FedEx Building

Publix Super Markets is planning to expand its information technology presence in downtown Lakeland by purchasing and upgrading the FedEx building and adding an estimated 100 new jobs in three years, according to Polk County documents. The Lakeland-based company is seeking $500,000 in local government incentives for the project and a partial exemption on ad valorem taxes related to its improvements on the property.

City of Lakeland officials were mum about the identity of the company on Friday when city commissioners were briefed on the incentives at their agenda study meeting. On Monday, commissioners will be asked to approve $250,000 in incentives that would not be paid until Publix documents that it has hired 100 new employees for the facility at an average salary of $93,526 a year, twice the current Polk County average.

MARCH 21 UPDATE: The Lakeland City Commission approved the incentives without discussion. The vote was 6-0; Commissioner Stephanie Madden did not attend the meeting.

The project has been dubbed Project Horizon by Enterprise Florida, a public-private partnership that works on business expansion statewide. The organization often uses code names because many of its projects involve confidential negotiations.

The FedEx building at 333 E. Lemon St. occupies the block bounded by Orange Street on the south, Massachusetts Avenue on the east, Lemon Street on the north and Kentucky Avenue on the west. It is situated between City Hall and Heritage Plaza.

LkldNow reported Saturday that Project Horizon involves an unidentified company looking at an unnamed building in downtown Lakeland where it plans to invest $50 million.

The confidentiality mentioned in the article surprised Polk County Commissioner Bill Braswell because the nature of the deal was discussed openly last Tuesday, when the County Commission approved its half of the $500,000 in requested Polk County Bonus Incentives.

“Did I miss something?” he asked in a comment he submitted to be published below the article. “This is no secret, it was discussed publicly. This is Publix buying the FedEx bldg and building a 40 million dollar data center. Many of the jobs starting at 100k plus.”

Indeed, a document presented to the County Commission on Tuesday identifies Project Horizon as Publix’ “IT office expansion.”

The Polk County Bonus Incentive program allows incentives to enterprises that are new to Polk or ones making major expansions. The level of incentives are based on salary levels. Project Horizon qualifies for $5,000 for each new job created since the average salary will be double the county’s average wage, according to county documents.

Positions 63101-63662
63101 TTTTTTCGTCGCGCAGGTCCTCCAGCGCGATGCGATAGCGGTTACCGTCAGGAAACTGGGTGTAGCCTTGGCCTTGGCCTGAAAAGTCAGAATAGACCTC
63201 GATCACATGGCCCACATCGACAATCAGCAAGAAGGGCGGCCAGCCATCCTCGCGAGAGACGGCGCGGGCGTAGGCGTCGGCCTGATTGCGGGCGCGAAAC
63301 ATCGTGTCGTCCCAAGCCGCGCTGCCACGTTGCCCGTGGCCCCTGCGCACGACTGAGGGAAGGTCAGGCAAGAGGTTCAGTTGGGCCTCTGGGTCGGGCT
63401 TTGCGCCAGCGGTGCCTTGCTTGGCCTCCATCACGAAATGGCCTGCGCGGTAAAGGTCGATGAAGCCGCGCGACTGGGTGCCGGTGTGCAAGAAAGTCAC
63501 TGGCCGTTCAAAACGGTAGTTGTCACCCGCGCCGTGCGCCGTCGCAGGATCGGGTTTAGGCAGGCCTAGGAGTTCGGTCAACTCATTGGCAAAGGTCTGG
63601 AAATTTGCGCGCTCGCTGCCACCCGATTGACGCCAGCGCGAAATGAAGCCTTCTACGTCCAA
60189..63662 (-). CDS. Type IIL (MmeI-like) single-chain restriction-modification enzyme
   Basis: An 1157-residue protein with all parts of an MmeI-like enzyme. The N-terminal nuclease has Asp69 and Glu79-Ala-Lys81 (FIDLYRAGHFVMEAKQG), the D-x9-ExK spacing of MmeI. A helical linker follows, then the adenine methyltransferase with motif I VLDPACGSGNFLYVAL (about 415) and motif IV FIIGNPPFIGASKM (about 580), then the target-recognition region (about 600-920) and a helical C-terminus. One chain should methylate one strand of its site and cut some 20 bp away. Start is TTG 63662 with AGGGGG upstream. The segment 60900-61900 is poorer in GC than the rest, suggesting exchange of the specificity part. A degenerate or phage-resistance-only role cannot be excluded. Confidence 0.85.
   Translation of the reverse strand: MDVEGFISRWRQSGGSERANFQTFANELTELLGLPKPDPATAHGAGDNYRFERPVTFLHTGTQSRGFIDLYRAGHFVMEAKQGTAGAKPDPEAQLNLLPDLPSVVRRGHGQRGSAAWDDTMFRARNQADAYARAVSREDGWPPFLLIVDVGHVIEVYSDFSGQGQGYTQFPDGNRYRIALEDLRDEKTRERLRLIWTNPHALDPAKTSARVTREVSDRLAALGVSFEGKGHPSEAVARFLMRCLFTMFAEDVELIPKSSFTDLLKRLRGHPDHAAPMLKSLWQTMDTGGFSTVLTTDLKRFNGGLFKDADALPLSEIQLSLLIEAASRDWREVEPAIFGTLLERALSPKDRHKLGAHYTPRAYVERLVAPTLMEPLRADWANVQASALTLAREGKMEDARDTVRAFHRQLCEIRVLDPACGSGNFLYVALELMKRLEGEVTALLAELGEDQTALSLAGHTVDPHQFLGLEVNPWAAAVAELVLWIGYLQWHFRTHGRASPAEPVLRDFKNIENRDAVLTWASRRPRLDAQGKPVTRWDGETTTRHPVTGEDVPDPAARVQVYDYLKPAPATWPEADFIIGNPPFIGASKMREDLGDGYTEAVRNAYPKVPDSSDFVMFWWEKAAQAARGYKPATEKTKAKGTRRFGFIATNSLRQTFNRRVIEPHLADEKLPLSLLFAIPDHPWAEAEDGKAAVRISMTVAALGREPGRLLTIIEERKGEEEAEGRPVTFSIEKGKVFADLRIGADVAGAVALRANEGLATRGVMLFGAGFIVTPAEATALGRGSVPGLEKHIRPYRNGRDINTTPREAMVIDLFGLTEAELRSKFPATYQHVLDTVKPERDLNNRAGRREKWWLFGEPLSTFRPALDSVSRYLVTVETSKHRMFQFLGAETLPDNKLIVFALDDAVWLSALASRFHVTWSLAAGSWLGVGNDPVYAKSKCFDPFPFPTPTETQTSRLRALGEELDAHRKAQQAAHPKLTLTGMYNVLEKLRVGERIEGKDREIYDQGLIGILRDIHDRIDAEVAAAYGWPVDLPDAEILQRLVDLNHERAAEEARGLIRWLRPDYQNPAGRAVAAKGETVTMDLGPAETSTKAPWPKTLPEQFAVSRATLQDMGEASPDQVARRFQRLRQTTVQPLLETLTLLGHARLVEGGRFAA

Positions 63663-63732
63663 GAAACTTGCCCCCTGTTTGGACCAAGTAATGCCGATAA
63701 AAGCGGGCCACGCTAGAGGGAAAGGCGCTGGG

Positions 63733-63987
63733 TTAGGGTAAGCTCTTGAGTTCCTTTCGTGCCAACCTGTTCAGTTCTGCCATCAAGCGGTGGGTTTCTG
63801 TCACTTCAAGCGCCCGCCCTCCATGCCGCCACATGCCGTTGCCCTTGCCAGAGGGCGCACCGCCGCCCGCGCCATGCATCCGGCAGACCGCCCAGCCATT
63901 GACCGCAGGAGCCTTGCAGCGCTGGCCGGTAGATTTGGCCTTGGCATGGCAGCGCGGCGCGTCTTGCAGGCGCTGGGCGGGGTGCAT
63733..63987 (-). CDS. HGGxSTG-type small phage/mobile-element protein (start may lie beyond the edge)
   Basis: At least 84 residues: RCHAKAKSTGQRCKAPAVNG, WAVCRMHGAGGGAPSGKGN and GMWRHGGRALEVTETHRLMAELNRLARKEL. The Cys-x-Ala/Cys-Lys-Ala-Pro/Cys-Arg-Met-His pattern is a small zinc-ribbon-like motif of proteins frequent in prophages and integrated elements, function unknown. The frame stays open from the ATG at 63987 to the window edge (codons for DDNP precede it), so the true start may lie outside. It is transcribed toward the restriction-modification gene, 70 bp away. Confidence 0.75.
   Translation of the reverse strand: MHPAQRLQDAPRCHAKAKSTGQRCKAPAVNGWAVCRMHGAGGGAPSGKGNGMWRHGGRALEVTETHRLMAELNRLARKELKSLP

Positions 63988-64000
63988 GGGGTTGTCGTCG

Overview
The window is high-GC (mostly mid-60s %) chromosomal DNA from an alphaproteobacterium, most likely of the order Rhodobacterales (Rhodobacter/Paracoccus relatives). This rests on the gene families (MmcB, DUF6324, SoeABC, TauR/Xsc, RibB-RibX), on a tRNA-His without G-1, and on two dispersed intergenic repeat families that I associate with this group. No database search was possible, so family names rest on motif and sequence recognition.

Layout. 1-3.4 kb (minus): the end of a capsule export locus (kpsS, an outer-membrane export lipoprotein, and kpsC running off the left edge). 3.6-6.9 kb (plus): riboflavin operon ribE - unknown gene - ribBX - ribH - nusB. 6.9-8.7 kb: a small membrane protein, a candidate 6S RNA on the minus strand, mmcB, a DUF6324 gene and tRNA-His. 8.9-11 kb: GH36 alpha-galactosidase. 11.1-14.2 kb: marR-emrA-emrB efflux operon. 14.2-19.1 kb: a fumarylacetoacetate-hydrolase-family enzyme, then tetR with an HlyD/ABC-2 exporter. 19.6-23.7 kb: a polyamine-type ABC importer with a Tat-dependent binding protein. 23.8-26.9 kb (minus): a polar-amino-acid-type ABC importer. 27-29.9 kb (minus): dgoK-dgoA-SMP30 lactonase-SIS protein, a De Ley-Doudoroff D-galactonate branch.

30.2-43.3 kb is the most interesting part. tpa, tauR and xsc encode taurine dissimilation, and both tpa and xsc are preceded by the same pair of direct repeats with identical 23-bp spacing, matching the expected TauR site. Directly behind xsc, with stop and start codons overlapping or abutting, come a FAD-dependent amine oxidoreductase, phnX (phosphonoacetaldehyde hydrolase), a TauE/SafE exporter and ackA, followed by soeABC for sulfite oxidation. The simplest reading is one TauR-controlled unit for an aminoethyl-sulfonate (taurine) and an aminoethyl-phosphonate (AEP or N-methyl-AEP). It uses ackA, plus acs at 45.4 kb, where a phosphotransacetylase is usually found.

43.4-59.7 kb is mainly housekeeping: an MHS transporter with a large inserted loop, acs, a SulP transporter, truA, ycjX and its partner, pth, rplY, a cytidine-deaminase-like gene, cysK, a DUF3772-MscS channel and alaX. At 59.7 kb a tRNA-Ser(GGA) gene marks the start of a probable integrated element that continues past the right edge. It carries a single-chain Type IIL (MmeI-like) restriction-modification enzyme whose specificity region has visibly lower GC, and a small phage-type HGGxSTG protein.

The $500,000 total would be split evenly between the county and the city. Polk County anticipates dividing the payment into five annual installments starting in 2025. The city of Lakeland anticipates three annual installments.

Publix also requested a 10-year exemption on 75% of the ad valorem taxes that would be paid on assessed value of its improvements to the facility at 333 E. Lemon Street; it also requested exemption of qualifying tangible personal property taxes. The exemption is allowed under a referendum for business-expansion referendum passed by Polk voters in 2012.

The tax exemptions were approved by the County Commission.

The ad valorem tax exemptions are estimated to cost the county $183,011 per year in lost revenue for 10 years. In all, county government is losing $3.522,845 in revenue this year due to business-expansion tax exemptions.

In its application for the tax exemptions, Publix said it would invest at least $15 million in property improvements and equipment purchases at the facility, which it considers an expansion of its corporate offices to expand its information technology staff.

Publix has increased its footprint downtown as its IT operations have expanded during the last decade. It already houses IT staff in multiple buildings, including leased space at the Ledger building on Lime Street, the Bank of America Building on Florida Avenue, and the former JC Penney building on Kentucky Avenue.

In its application to the county, Publix also said it is committed to local procurement, the use of local vendors “where practicable” and use of green technologies.

The 142,250-square-foot FedEx building was constructed in 1971 to house the Maas Brothers department store. The store was renamed Burdines in 1991 and closed in 1994. The building was purchased by Watkins Motor Lines, which was later acquired by FedEx. The building is assessed at $7.248 million by the Polk County Property Appraiser’s Office.

Lakeland city commissioners will consider the Project Horizon incentive request Monday at its 9 a.m. meeting at City Hall, 228 S. Massachusetts Ave.


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Barry Friedman founded in 2015 as the culmination of a career in print and digital journalism. Since 1982, he has used the tools of reporting, editing and content curation to help people in Lakeland understand their community better.

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